Julia from Mannheim asked Emilie in England some probing questions.
How do I recognize what a quality cheese looks like? Smell, colour?
That’s a difficult question as each cheese has its own taste profile so you will look for different smell, flavour, appearance and texture characteristics for each cheese. But for all cheeses, you want to avoid the same default such as unwanted moulds or yeasts which can give strange colours (green, blue, bright yellow or black). You don’t want the cheese to be too salty or bitter and you don’t want an aroma such as ammonia. A high-quality cheese will allow you to find a delicate balance within its aroma and flavour and brings you the sensation that you want more.
Are there cheese tastings? If so, what do you eat and drink with the cheese to enhance it?
Yes, there are lots of cheese tastings. If you do a cheese tasting just to identify the quality or taste profile of several kinds of cheese, you will only drink water. As the objective If to clear your mouth from any remaining flavour before tasting another cheese, you will as well eat a piece of apple or grape. Having said that, if you do a cheese tasting for the pleasure, most of the time, it will be organised as a cheese and wine evening. In this case, you can almost find a different wine for each cheese and of course, don’t forget the biscuits or the bread.
How many different types of cheese are there – is there some kind of cheese register?
Keeping in mind that only France itself is called the country of 1,000 cheeses, there are a lot of different cheeses in the world and new ones are developed every year. I am not sure that there is a register which will be a full list of existing cheeses, but you can find lots of books giving you the list of the most well-known cheeses, the PDO cheeses (Protected Designation of Origin) or a list of cheeses by big categories (hard cheeses / soft cheeses / fresh cheeses/cow’s milk cheeses/sheep’s milk cheeses/goat’s milk cheeses/ buffalo’s milk cheeses…)
Which nationality prefers which cheese? (Which French region prefers which cheese?)
I can mainly talk about France and the United Kingdom. In France, you can almost identify the preferred cheeses by looking at which cheeses are manufactured in the area. Normandy, Britany, and North are keen on soft cheeses, Mountain areas, you will find more hard cheeses and in the Pyrenees, most hard cheeses made from sheep’s milk. In the centre & west of France, they love goat’s milk cheeses and in Bourgogne, you will find a lot of cheeses which have been infused with alcohol. In the UK, people are quite adventurous and because the main cheese here is the cheddar, they will be happy to try a lot of different cheese wherever you go in the country.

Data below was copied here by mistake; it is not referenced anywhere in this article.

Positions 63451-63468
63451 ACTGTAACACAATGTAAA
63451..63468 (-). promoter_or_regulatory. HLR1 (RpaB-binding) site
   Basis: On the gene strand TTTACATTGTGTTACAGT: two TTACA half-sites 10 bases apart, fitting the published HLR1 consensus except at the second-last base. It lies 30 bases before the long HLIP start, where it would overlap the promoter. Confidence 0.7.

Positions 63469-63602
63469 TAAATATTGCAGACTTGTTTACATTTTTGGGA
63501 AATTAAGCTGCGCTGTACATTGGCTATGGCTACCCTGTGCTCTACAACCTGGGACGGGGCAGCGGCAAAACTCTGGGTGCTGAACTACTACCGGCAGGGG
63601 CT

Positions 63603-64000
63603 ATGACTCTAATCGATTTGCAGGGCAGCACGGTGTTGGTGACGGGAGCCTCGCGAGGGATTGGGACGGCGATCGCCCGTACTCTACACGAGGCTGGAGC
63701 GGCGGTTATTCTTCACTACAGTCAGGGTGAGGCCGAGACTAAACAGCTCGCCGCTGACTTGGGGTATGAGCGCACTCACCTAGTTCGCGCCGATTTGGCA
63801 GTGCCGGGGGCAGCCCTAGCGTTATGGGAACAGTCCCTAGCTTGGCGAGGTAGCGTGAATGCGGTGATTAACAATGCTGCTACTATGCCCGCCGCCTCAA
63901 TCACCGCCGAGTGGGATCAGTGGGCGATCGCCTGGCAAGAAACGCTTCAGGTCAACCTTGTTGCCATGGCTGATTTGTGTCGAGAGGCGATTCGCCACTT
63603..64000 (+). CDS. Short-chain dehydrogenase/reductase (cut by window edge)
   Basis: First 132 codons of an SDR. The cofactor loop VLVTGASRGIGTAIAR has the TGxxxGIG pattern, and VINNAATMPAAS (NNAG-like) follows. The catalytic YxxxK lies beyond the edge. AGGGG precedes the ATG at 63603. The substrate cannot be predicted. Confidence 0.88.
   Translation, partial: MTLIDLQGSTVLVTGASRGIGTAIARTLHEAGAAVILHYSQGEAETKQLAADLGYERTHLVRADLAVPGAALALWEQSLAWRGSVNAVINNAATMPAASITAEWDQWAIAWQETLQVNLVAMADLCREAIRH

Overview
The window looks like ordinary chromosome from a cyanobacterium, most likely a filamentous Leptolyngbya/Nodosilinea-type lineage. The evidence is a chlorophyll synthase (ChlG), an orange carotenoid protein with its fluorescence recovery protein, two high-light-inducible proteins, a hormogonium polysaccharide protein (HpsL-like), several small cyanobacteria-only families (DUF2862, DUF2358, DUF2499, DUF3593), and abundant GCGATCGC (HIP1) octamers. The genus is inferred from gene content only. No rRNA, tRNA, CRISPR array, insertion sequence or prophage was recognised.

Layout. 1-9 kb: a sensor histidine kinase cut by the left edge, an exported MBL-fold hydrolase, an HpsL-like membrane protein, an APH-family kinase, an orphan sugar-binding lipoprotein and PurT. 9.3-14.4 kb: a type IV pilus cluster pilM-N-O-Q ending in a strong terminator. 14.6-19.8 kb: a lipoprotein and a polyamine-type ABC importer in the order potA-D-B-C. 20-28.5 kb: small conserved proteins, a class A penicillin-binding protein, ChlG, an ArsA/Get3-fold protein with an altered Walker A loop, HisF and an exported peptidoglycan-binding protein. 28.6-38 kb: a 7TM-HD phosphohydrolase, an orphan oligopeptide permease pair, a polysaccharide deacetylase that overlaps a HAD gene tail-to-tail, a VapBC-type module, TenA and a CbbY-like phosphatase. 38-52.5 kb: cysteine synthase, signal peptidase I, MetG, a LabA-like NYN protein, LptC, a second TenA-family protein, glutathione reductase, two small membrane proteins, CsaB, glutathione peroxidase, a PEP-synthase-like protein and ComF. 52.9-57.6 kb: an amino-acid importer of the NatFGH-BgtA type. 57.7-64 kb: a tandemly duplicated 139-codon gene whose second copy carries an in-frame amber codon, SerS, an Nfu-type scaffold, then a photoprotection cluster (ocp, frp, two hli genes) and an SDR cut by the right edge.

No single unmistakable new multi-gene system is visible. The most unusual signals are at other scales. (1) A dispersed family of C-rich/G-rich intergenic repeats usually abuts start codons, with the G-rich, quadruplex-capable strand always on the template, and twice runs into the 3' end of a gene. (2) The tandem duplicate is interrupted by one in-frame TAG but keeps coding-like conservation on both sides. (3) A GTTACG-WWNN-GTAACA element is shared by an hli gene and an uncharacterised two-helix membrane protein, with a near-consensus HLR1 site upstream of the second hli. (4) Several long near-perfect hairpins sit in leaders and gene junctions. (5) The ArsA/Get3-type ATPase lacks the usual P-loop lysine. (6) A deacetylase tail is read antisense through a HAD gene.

How do you find a good cheese producer?
When we look for a new partner/cheese manufacturer, we look for a family company that has a passion for its products and which will not just sell cheeses but also, love, history and quality. We also want to work with companies that work closely with farmers.
Cow, Sheep and Goat are there other animals?
These are the 3 main species, but you can also make cheese with buffalo’s milk (Mozzarella)
Can you make synthetic cheese – not from animal milk? (What do Vegans do when it comes to cheese?)
You find on the market more and more vegan “cheeses” mainly, they are manufactured to try to be close in taste to cheeses such as cheddar, mozzarella, parmesan or feta. They are plant-based products made mainly using coconut oil, modified potato starch, oat fibre, maize starch.